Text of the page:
Mumbai: The three doctors – Hema Ahuja, Bhakti Mehare and Ankita Khandelwal – who allegedly tormented and discriminated against medical doctor Payal Tadvi, pushing her to end her life, will now return to the same BYL Nair Hospital in south Mumbai to complete their pending education. The Supreme Court on Thursday, October 8, allowed their application to pursue studies which had come to a halt after Payal ended her life on May 22.
This order was passed despite staunch opposition to it by the Maharashtra state government, the Mumbai police and also Payal’s mother Abeda Tadvi. All three had contended that allowing the accused back in the same college would jeopardise the trial and that a transfer to another college was not possible as per the rules.
The Supreme Court bench comprising Justices U.U. Lalit, Vineet Saran and Ajay Rastogi, on October 8, while allowing the accused persons’ application for permission to continue with the studies observed that they can return to the same college from October 12 but under “court-imposed restrictions”.
While passing an order in favour of the accused doctors, the apex court observed that, “If the law presumes an accused to be innocent till his guilt is proved, the appellants (accused persons) as presumably innocent persons, are entitled to all the fundamental rights including the right to liberty guaranteed under Article 21 of the Constitution and are entitled to pursue their course of study so long as exercise of said right does not hamper smooth conduct and progress of the prosecution.” Since all three accused persons are from outside Mumbai, the court further observed that, “The appellants do not appear to be original residents of Mumbai and, as such, it cannot be said that they or their families have deep-rooted presence in Mumbai.”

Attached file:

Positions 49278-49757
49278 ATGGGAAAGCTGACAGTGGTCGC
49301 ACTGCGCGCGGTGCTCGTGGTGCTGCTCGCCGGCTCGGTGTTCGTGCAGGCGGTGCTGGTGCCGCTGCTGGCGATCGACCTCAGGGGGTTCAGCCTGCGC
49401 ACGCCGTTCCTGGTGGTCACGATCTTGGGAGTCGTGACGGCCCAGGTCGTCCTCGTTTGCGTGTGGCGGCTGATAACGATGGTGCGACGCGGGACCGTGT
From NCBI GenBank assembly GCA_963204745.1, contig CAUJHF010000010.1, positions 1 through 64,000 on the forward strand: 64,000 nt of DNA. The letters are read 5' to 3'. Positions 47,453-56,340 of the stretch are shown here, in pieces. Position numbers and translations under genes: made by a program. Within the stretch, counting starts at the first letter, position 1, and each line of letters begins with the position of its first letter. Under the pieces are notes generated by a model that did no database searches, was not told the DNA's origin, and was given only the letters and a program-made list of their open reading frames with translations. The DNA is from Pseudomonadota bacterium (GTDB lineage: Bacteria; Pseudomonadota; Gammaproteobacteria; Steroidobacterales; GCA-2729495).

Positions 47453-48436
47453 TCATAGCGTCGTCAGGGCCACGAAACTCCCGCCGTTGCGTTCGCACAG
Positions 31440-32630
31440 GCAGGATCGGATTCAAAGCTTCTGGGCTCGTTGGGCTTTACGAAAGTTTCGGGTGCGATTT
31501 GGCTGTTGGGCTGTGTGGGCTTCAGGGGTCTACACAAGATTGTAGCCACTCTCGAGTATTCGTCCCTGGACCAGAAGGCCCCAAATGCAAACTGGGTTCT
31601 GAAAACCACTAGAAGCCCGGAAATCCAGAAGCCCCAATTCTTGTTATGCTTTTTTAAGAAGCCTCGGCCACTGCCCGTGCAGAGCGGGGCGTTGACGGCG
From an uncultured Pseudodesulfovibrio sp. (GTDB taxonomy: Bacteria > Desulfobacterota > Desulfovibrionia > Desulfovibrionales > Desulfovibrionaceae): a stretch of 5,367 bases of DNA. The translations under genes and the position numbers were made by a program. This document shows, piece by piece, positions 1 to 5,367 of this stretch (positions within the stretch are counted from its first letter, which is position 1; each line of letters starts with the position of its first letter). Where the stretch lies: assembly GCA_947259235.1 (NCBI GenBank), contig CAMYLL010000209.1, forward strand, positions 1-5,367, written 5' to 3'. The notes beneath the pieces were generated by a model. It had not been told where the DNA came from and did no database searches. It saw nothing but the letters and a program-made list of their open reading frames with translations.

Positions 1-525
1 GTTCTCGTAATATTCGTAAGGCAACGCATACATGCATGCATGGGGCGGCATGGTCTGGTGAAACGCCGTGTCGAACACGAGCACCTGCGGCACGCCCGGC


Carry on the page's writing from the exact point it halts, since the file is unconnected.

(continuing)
In August, last year, the Bombay high court had granted the three accused persons bail under several conditions including suspension of their licences issued by the Maharashtra Medical Council (MMC) till the conclusion of the trial. Soon after, the trio had filed an appeal before the court, seeking relaxation of the conditions, including revocation of their suspension. When the court refused to give them relief, they filed an appeal before the Supreme Court and sought the court’s intervention in letting them resume their studies.
Even when the Supreme Court was still hearing their appeal, the MMC had discreetly gone ahead with revoking the suspension of the medical licences of two (Mehare and Khandelwal) of the three accused doctors. Ahuja is not registered with the MMC but with the medical council of another state. She is in the process of getting registered with the MMC on the high court’s direction.